1. Elisabeth36 Junior Member

    Geneva
    Switzerland, french-speaking
    Hello !

    I am not sure I understand well the expression "mount evidence of..."

    Does it mean "donner des preuves", "chercher des preuves" or "fabriquer/inventer des preuves" (donc des fausses preuves) ?

    Context:
    "Mounting evidence of serious election fraud has helped to ignite violence throughout Kenya"

    but I thought that "mouting" was a verb so I put the infinitive form...
    Is "mounting" a noun ?

    Thanks

    Eli
    Moderator's note: two threads have been merged to create this one.
     
    Last edited: Nov 27, 2013
  2. ChiMike Senior Member

    Chicago USA
    USA, English
    This is an older use of the verb: mount, which, when used at all (as a verb) is now used in the verbal phrase:

    "mount up"
    How my debts mount up!

    It means "to increase" (literally: to go up: monter)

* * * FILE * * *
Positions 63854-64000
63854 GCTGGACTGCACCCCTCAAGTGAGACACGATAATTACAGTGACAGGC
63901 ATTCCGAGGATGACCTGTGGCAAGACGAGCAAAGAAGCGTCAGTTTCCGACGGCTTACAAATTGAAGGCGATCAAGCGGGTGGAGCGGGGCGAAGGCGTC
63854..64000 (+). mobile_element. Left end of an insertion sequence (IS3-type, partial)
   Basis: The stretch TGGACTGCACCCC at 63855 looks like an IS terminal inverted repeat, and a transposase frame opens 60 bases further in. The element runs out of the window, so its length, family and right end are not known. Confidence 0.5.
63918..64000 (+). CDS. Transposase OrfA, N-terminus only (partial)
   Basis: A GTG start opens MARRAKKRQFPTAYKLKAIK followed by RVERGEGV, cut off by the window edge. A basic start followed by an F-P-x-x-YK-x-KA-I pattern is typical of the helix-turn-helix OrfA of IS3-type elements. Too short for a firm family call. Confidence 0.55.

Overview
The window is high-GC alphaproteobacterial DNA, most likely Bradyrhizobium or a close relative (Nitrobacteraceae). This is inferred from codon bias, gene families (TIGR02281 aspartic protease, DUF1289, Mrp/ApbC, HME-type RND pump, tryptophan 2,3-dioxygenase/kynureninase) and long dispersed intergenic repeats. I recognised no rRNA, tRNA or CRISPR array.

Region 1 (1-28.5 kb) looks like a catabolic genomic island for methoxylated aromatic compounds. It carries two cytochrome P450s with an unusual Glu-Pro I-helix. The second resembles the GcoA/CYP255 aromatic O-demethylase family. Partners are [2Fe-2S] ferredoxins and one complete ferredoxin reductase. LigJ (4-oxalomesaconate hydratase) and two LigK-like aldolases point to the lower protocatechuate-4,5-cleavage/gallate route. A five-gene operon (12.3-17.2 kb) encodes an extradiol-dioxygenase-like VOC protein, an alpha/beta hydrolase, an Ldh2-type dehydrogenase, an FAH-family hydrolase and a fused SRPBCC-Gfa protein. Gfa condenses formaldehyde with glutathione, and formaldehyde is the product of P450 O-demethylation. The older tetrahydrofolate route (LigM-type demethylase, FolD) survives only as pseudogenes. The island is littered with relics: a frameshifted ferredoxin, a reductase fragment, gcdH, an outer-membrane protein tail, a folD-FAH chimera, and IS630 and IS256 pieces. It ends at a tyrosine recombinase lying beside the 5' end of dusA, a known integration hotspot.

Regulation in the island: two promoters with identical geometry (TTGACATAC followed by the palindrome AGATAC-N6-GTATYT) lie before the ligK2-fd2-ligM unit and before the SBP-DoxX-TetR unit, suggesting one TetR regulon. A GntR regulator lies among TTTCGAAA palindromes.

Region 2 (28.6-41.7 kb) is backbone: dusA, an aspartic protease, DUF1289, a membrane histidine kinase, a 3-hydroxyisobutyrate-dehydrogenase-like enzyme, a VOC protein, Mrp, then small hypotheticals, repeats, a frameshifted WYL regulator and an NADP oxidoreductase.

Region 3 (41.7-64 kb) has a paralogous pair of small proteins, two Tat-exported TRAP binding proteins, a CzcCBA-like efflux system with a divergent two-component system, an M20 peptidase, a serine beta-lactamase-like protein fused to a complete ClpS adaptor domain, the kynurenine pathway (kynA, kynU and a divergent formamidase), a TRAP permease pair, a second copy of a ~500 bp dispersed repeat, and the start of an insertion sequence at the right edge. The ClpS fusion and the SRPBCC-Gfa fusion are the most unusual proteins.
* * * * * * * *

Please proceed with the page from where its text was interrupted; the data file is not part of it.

les preuves s'accumulent

    We also have the expression: "a mountain of evidence"
     
  3. Babelutte Junior Member

    French - Belgium
    Hello all !

    Could you help me translate "mounting evidence" in this sentence : "But now mounting evidence suggests it is a real and growing problem." Would it be correct to say : "Il y a de plus en plus de raisons de penser que le problème..." ?

    Thank you.
     
  4. bousval New Member

    French
    "Il y a de plus en plus de raisons de penser que le problème est réel et croissant" is the perfect word-for-word translation. But it is a little "heavy". I would suggest : "Les raisons de penser que le problème est réel et croissant sont de plus en plus nombreuses."
     
  5. akaAJ Senior Member

    New York
    American English, Yiddish
    "raisons" is a lot more general than the English "evidence". "L'évidence qui ne cesse d'augmenter montre ..."
     
  6. Babelutte Junior Member

    French - Belgium
    Thanks a lot !
     
  7. djara

    djara Senior Member

    Sousse, Tunisia
    Tunisia Arabic
    Careful! Eng. "evidence" and Fr. "évidence" are false friends (faux amis). They look alike but don't mean the same thing. While "raison" does not translate "evidence", "raison de penser" does, in this context.
     

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